What good is market timing?
When JP Morgan was asked what the market would do, his answer was, “It will fluctuate.” It’s almost impossible to predict short-term movements. Your emotions get engaged and play tricks on you. But long-term trends are another matter. A little reflection and analysis gives some perspective.
For example, oil prices are have fallen dramatically in the past six months, and are unlikely to recover soon. So consumers have more money in their pockets from paying less for gas, heating oil, and other energy-related items. Whatever benefits from discretionary spending—restaurants, resorts, discount airlines—will tend to do better. Identifying and riding trends like this isn’t market timing, it’s using common sense to identify opportunities.
From up close, it’s hard to see where things are going. But if you step back, and look at things from a longer-term perspective, the trends are a little clearer. Right now we have a strengthening economy and a stronger consumer. That should help the overall market, although there will be winners and losers along the way.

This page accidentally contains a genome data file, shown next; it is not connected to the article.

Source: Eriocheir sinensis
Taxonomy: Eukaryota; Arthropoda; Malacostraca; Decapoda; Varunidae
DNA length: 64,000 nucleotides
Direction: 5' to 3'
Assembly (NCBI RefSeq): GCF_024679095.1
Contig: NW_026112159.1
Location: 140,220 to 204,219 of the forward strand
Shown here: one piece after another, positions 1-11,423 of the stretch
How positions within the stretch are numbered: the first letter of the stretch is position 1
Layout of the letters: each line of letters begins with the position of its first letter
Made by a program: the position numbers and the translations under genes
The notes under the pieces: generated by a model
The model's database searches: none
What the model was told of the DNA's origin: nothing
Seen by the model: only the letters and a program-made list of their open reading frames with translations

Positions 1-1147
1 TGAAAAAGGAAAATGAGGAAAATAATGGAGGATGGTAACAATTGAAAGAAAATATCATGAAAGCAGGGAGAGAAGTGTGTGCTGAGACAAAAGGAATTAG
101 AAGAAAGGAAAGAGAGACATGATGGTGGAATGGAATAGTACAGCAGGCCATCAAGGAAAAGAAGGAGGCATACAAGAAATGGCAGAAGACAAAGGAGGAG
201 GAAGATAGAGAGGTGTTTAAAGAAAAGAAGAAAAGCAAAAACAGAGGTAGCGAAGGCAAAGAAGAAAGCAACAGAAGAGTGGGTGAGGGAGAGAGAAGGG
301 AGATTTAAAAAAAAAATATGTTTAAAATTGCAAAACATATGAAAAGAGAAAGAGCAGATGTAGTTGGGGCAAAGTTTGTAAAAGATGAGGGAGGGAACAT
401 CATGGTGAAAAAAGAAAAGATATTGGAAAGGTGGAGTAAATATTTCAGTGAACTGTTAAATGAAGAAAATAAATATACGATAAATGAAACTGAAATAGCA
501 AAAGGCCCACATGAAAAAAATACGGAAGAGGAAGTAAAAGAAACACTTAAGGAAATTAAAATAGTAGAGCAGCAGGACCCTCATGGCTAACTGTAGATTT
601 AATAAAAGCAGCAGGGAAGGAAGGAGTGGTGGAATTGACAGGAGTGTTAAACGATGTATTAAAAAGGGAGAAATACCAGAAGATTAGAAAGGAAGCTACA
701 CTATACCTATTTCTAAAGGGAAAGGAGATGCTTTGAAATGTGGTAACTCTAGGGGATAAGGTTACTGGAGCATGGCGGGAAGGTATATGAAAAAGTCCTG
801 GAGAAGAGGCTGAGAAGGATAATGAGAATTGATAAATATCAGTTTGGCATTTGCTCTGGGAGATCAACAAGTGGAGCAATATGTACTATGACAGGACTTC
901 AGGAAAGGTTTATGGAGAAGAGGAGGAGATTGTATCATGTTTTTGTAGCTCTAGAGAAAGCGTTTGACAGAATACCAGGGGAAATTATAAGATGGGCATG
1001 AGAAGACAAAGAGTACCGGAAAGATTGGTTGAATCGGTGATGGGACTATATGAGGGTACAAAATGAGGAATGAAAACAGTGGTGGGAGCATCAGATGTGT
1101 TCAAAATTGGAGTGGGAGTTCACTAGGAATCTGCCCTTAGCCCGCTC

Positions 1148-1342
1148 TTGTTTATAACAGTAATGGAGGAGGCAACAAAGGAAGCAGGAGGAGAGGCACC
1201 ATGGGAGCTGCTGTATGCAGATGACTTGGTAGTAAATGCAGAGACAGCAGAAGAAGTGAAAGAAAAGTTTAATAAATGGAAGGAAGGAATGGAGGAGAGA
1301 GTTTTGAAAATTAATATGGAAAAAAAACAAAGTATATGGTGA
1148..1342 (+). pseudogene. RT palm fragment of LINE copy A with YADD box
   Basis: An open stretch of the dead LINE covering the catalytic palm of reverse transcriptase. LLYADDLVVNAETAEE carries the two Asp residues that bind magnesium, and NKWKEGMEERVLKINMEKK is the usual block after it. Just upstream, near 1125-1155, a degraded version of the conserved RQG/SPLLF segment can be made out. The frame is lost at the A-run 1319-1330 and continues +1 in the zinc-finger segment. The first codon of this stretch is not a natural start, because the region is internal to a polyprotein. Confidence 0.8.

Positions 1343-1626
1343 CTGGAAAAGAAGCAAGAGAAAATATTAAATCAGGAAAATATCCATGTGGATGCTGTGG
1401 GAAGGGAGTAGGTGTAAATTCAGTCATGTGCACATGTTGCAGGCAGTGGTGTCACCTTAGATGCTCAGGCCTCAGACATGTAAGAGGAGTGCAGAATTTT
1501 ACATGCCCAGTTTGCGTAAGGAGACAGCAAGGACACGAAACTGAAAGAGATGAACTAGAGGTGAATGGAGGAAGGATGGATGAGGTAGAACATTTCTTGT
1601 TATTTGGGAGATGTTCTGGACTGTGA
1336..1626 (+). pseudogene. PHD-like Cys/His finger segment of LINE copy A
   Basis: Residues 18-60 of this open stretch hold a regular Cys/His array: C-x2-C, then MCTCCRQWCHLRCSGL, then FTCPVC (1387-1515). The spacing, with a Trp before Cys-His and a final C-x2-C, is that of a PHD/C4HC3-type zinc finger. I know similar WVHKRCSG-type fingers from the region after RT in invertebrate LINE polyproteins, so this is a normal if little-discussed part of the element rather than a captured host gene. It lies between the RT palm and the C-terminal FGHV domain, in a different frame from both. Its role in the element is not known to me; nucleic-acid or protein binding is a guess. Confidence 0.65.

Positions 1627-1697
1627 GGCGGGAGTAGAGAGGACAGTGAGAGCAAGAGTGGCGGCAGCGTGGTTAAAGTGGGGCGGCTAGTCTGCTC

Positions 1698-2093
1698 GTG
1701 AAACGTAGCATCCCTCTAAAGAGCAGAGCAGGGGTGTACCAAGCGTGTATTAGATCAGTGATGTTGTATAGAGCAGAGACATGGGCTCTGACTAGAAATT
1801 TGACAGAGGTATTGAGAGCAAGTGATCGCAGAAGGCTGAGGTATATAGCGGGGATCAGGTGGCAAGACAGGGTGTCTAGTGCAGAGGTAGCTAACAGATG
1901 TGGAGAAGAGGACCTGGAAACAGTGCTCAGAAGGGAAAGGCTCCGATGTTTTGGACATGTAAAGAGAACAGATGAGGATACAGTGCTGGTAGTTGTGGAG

But what investors really need isn’t market timing, but time in the market. Over the course of ten years, a 7% return doubles your money. Over twenty years, it quadruples your money. And over thirty years, it will grow your principal 8 times. Put another way, suppose three investors all put $10 thousand aside per year, and they all earn the same 7% return. The first begins at age 22, the next starts at age 30, and the third starts at age 40. By the time they are 65, the 40 year-old saver has $1 million, the one who started at age 30 has $2.5 million, and the person who began saving at age 22 has $4.7 million—just from saving and investing $10 thousand per year. Clearly, there are huge benefits to starting early.
“To everything there is a season,” says the book of Ecclesiastes. Stay focused on the long-term outlook. Don’t sweat the small stuff. And enjoy the ride.
Douglas R. Tengdin, CFA
Chief Investment Officer
Leave a comment if you have any questions—I read them all!